TOKYO (Reuters) – The dollar dipped on Friday after weaker-than-expected U.S. inflation data, with the currency already sagging on signs of reduced trade tensions between the United States and China.
Emerging currencies, like the South African rand and the Mexican peso, held onto to gains having surged, as investors in emerging markets registered relief that Turkey’s central bank had hiked its policy rate to 24 percent to restore confidence in the lira.
The greenback took a hit overnight after the U.S. consumer price index (CPI), the government’s broadest inflation gauge, rose just 0.2 percent in August and less than the 0.3 percent projected by analysts in a Reuters poll.
“The dollar has sagged mainly due to the soft U.S. CPI,” said Masafumi Yamamoto, chief forex strategist at Mizuho Securities in Tokyo.
The dollar’s index against a basket of six major currencies was a shade lower at 94.491 after slipping 0.3 percent on Thursday, when it touched 94.428, its lowest since Aug. 31.
The euro inched up 0.05 percent to $1.1695 after gaining more than 0.5 percent overnight when it brushed a two-week high of $1.1701.
The ECB kept policy unchanged as expected on Thursday, staying on track to end its bond purchases this year and raise interest rates next autumn.
The Turkish lira was a shade weaker at 6.137 per dollar after ending the previous day on a gain of more than 4 percent.
The lira surged after Turkey’s central bank raised its benchmark one-week repo rate by 625 basis points to 24 percent on Thursday, in a bid to stabilise the currency, which had slumped to a record low against the dollar a month ago.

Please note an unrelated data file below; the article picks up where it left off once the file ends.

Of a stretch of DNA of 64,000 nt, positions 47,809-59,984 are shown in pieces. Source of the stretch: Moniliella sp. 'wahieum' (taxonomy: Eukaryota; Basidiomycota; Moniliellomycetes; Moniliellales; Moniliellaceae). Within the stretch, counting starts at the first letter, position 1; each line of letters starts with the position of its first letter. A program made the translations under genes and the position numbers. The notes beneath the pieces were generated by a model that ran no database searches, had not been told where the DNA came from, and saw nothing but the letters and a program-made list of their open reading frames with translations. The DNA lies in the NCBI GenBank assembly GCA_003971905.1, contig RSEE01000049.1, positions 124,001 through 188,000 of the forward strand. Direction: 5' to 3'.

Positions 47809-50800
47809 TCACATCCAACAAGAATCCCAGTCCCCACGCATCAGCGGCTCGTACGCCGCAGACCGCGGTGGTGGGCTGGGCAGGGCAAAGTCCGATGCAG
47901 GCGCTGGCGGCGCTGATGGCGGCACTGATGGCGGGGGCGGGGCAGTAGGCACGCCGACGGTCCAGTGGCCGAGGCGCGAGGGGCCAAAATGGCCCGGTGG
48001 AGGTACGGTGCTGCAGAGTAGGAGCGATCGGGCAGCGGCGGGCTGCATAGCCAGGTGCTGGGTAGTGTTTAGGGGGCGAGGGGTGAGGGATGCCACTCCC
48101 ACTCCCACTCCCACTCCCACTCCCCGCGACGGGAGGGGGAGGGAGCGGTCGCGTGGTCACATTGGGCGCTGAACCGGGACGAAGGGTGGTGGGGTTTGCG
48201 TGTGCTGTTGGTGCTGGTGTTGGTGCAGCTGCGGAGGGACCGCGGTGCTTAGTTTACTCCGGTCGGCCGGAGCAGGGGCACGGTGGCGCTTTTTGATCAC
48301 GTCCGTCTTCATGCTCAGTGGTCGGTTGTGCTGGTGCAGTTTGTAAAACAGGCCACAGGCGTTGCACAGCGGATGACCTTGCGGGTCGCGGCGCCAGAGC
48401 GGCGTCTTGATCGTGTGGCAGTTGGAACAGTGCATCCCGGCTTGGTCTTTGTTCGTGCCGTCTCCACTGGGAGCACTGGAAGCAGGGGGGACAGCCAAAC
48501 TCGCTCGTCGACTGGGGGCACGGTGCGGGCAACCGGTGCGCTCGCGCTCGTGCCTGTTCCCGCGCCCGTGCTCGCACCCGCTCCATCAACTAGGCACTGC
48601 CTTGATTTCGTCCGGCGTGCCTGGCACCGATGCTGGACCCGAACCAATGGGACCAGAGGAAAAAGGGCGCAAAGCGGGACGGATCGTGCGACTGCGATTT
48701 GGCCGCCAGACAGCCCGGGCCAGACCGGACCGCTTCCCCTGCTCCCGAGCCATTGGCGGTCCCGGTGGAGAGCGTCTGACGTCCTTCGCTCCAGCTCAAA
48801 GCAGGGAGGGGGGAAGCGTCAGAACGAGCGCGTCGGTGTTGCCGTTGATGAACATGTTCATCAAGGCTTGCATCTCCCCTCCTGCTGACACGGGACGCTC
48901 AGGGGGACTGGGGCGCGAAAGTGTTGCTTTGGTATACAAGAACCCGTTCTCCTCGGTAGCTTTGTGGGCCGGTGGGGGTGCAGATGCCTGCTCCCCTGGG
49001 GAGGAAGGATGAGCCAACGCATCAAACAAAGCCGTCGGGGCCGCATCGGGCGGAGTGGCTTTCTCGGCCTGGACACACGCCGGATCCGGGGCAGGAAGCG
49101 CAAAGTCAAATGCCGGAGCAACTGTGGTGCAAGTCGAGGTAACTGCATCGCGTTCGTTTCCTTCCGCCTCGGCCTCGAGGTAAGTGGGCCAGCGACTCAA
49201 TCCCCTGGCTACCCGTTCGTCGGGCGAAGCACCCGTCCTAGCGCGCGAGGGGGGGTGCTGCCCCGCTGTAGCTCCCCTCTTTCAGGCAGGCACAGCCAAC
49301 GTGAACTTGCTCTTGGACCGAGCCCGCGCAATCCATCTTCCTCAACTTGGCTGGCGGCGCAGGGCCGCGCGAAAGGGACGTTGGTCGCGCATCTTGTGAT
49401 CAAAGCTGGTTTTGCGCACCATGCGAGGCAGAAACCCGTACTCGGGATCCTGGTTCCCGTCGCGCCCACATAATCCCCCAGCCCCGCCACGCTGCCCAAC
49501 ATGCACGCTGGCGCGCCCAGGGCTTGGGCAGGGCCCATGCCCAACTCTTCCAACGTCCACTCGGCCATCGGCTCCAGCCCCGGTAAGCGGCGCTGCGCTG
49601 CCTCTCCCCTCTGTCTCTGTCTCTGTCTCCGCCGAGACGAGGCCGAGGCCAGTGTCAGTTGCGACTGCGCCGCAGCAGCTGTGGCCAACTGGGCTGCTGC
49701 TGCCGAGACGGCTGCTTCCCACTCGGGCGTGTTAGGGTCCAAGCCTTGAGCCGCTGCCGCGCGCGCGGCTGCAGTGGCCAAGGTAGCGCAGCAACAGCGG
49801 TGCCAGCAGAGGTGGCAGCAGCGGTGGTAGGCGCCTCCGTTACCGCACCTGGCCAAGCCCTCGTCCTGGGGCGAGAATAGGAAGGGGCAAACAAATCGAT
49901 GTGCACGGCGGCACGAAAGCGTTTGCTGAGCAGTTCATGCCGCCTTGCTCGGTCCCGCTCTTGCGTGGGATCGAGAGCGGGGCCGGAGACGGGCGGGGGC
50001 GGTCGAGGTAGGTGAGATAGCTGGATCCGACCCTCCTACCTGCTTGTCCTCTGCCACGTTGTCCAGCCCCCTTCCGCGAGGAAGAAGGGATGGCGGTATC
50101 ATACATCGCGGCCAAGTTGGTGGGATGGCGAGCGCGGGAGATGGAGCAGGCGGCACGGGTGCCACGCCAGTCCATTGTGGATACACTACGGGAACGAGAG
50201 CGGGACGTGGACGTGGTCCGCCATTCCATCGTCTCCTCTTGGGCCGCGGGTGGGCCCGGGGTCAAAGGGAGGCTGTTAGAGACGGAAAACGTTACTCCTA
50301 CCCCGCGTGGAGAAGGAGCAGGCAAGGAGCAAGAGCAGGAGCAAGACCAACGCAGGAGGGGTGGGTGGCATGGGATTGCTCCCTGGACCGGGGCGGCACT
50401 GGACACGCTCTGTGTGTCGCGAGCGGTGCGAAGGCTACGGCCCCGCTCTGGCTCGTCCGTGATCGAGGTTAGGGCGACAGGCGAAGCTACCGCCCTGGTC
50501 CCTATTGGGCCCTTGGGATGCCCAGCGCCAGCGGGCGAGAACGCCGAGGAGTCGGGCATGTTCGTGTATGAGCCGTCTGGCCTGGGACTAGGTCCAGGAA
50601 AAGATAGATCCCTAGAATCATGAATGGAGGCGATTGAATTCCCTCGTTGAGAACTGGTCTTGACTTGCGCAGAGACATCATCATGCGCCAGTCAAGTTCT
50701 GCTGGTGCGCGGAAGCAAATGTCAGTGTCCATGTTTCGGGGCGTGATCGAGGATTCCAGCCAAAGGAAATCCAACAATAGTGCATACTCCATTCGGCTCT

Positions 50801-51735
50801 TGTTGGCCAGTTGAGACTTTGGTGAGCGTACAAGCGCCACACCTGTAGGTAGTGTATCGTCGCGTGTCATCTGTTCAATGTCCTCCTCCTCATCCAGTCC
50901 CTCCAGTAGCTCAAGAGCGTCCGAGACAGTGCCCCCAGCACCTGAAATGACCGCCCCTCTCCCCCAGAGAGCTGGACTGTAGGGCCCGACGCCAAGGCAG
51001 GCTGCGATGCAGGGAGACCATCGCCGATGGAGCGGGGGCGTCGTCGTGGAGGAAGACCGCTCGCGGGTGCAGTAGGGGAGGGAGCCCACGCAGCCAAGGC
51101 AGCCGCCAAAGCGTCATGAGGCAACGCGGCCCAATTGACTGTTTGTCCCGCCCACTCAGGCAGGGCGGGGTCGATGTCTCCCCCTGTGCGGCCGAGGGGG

By tightening policy the central bank demonstrated an independent streak, as Turkish President Tayipp Erdogan is a self-declared enemy of high interest rates.
Following the lira’s rally, the South African rand gained 1.3 percent against the dollar on Thursday and the Mexican peso rose 1 percent.
MSCI’s emerging markets currency index bounced further away from a 16-month low reached earlier in the week.
“The rate hike by the Turkish central bank deserves praise but the key point going forward is President Erdogan’s views on the monetary tightening,” said Kota Hirayama, senior emerging market economist at SMBC Nikko Securities.
“It is naive to assume that Erdogan will continue respecting central bank independence. The Turkish central bank will lose credibility again and its rate hike will be wasted if monetary policy is disrupted by politics.”
China’s yuan was 0.2 percent weaker at 6.8520 in onshore trade after gaining more than 0.4 percent the previous day.
Data released on Friday showed China’s investment growth for August fall to a new record low, while industrial output and retail sales for the month both rose by more than expected.
The Australian dollar, seen as a proxy for China-related trades as well as a barometer of risk sentiment, was nearly flat at $0.7194.
The Aussie was headed for a gain of more than 1 percent on the week, having pulled back from a 2-1/2-year low of $0.7085 plumbed on Tuesday.
The dollar traded at 111.83 yen after climbing to 112.08 yen, its highest since Aug. 1, with rising equities dimming the Japanese currency’s safe-have allure.